How to programmatically call macros?

I want to programmatically generate input objects from introspecting my schema, but I can’t figure out the metaprogramming to do so.

Essentially, I want this desired module def:

defmodule InputObjects do
  use Absinthe.Schema.Notation

  input_object :user_filter do
    field :id, :integer_filter
    field :email, :string_filter
  end
end

But from coming from variables:

defmodule InputObjects do
  use Absinthe.Schema.Notation

  name = :user_filter
  fields = [
    {:id, :integer_filter},
    {:email, :string_filter}
  ]
  
  input_object name do
    Enum.each fields, fn {name, type} ->
      field name, type
    end
  end
end

How to do this? Thanks for the help!

@cjbottaro The problem with absinthe is that they are using macros and work only with raw data (not in variables).

defmodule Example do
  defmacro sample(some_data) do
    {:here, [], [:just, :goes, :ast, :without, :quote]}
  end
end

# instead of:

defmodule Example do
  defmacro sample(some_data) do
    quote bind_quoted: [some_data: some_data], unquote: false do
      here(:just, :goes, :normal, :data, :not, :in, :ast, :format, some_data)
    end
  end
end

This is because absinthe is making some checks on raw data.

Let’s say we have such simple code:

defmodule Example do
  defmacro sample(data) do
    IO.inspect(data)
  end
end

Example.sample(5)
5 # IO.inspect call here
5

# vs

data = 5         
5
Example.sample(data)
{:data, [line: 8], nil} # IO.inspect call here
5

As you can see it’s not possible to work on it without proper quoting. Same goes if you want to use absinthe macros i.e. you need to pass raw data.

However this does not mean that it’s not possible to pass variables - this only means that we need pass raw data to absinthe macros. It should be hint for more experienced developers. Just write your own macro!

Firstly you need to know what AST you need to return:

# inside iex call
quote do
  # code of which ast you want to preview
end

# for example:
quote do
  input_object :user_filter do
    field :id, :integer_filter
    field :email, :string_filter
  end
end

{:input_object, [],
 [
   :user_filter,
   [
     do: {:__block__, [],
      [
        {:field, [], [:id, :integer_filter]},
        {:field, [], [:email, :string_filter]}
      ]}
   ]
 ]}

Let’s split it:

  1. {:field, [], [:id, :integer_filter]}
    As you can see it’s field/2 macro AST

  2. {:__block__, [], […]}
    Block here is list of AST expressions inside function which are not single literals. For example: def sample(…) do 5 end gives us just raw 5 in place of whole :__block__ part, but if we add one more line with same literal they would be arguments in :__block__ AST.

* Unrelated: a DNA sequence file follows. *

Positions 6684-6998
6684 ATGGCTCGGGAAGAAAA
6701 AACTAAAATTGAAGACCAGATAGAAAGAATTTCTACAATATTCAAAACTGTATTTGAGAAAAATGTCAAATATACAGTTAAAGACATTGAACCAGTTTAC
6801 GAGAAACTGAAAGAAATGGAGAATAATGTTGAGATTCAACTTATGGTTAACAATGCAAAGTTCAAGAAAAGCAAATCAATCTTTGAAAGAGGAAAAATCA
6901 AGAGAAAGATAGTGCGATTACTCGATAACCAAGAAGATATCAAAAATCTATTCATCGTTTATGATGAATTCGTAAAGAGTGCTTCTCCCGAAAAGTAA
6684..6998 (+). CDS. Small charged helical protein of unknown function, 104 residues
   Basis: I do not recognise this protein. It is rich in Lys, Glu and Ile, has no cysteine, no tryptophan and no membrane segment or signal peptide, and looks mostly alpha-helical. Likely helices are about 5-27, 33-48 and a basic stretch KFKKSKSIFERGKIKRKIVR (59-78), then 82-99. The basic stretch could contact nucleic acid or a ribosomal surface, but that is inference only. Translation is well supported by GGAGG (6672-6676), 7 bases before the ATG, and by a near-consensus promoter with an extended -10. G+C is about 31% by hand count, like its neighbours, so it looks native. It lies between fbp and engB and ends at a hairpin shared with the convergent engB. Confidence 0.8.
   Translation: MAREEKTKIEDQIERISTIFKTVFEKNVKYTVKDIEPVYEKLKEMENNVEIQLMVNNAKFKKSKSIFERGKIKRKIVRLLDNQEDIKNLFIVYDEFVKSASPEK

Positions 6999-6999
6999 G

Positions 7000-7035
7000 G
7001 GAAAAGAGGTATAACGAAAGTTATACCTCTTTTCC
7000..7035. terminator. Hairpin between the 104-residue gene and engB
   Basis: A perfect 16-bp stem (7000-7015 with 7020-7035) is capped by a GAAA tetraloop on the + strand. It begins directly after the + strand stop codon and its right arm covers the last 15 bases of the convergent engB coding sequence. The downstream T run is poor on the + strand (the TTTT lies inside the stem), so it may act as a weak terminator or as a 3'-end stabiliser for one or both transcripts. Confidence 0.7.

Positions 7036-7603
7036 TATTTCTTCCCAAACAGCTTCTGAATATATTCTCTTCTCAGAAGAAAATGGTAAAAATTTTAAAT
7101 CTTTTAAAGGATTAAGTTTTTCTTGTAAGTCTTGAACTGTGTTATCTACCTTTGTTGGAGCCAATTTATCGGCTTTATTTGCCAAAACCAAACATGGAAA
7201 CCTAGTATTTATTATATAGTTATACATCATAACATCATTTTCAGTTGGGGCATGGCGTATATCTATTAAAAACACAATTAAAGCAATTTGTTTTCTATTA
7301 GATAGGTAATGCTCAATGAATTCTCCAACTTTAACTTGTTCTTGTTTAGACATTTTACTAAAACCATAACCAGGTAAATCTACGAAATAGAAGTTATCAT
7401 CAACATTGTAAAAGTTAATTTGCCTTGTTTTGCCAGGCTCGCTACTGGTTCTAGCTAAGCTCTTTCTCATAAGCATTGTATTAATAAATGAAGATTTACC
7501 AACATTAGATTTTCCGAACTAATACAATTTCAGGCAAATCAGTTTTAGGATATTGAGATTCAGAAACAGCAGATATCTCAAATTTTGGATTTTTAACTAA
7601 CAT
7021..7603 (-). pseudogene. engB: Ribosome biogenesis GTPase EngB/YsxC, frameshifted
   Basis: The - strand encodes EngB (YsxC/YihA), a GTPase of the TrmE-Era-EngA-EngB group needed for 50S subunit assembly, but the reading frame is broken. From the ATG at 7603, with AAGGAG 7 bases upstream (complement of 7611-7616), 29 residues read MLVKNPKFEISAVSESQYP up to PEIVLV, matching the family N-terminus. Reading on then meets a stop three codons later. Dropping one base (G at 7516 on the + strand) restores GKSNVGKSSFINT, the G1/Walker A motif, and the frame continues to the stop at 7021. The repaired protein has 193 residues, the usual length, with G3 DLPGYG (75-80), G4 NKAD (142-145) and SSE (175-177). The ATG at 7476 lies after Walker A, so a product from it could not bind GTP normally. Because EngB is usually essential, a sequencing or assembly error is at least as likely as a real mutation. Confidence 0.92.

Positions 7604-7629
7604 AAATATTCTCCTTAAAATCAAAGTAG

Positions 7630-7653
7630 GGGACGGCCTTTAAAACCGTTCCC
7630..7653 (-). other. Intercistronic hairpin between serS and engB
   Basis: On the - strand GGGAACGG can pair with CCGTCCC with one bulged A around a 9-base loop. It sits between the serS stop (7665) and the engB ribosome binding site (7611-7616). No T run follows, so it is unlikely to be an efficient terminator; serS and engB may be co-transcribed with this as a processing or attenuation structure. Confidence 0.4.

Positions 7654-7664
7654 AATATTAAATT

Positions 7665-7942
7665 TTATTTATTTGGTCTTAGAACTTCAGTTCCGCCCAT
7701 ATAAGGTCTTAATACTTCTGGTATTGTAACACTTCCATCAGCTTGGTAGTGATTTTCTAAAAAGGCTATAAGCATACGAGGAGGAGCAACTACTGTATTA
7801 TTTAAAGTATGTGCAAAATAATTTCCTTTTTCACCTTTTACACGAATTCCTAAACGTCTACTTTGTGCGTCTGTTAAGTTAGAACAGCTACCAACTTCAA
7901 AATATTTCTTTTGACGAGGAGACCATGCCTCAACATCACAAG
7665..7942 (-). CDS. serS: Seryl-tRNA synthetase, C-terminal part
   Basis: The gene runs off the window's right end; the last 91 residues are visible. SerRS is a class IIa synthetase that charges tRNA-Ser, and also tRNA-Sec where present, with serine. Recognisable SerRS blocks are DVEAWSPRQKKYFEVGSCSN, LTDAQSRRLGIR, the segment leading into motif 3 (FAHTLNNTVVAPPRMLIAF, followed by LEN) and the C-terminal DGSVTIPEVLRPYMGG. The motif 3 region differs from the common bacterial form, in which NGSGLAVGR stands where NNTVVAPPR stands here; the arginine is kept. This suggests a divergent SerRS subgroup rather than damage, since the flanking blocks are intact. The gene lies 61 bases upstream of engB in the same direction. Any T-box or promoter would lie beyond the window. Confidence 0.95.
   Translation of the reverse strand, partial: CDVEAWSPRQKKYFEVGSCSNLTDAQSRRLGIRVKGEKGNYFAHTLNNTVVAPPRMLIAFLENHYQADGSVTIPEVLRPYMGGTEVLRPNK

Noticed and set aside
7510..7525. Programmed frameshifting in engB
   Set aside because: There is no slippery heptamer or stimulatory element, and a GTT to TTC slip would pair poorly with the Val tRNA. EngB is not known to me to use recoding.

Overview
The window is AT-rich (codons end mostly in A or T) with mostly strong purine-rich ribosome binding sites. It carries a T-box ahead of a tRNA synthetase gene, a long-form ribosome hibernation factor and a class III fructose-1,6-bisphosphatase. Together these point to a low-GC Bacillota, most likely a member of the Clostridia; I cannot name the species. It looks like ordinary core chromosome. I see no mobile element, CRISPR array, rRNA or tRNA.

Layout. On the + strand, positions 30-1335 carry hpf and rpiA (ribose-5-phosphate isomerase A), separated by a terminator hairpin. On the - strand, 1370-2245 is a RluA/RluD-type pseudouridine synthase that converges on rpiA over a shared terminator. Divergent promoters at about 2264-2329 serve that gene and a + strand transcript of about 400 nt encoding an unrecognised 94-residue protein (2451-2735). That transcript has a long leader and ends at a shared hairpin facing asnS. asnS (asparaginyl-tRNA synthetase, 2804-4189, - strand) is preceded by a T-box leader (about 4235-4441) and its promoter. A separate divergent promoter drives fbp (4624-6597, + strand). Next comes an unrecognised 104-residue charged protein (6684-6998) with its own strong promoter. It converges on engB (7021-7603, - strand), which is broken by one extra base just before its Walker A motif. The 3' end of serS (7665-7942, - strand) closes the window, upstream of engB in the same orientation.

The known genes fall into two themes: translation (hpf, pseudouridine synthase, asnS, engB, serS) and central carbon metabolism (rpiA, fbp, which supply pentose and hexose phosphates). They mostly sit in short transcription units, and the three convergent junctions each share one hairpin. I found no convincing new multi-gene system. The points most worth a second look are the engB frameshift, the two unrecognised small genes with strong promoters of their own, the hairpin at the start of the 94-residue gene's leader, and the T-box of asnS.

3. Finally {:input_object, [], [:user_filter, [do: …]]}
    Similarly to 1st point it’s ast for input_object/2 call. Here do … end goes to 2nd argument which is keyword list [do: …]. As in 2nd point we could have: [do: 5] or [do: {:__block__, [], […]}]. For us it’s 2nd case as we will never contain literals there.

From this here goes example code:

defmodule Example do
  defmacro sample do
    name = :user_filter

    fields = [
      [:id, :integer_filter],
      [:email, :string_filter]
    ]

    data = Enum.map(fields, &Example.ast_call(:field, &1))
    block = Example.ast_call(:__block__, data)
    do_block_keyword = [do: block]
    Example.ast_call(:input_object, [:user_filter, do_block_keyword])
    # since you generated AST you do not need `quote do … end` here
  end

  # in same way you can simply create helper functions
  # for specific absinthe calls,
  # so you can minimize your initial data (i.e. no need to pass empty list as 2nd argument in each ast_call)
  # and your code is more readable
  def ast_call(name, args), do: {name, [], args}

  # for example:
  # def field_ast(name, type), do: {:field, [], [name, type]}
end

and here is usage:

defmodule InputObjects do
  use Absinthe.Schema.Notation
  require Example
  Example.sample()
end

Sorry if I made any typo - I wrote everything from memory. :077:

2 Likes

Holy moly… thanks for that super detailed explanation!

Let me see if I understand. The strategy here is not to “programmatically call” the Absinthe macros, but rather examine the AST they output and mimic it with my own macro?

Why can the def macro be used with unquote but the Absinthe macros not?

defmodule Foo do
  Enum.each(["foo", "bar"], fn name ->
    def unquote(:"#{name}")() do
      IO.puts unquote(name)
    end
  end)
end

And lastly, does the metadata element of the AST tuple not matter?

Thanks!

I think you just need to use Enum.map/2 instead or use a for comprehension. def has side effects, which is why you can do it in an Enum.each/2 I believe.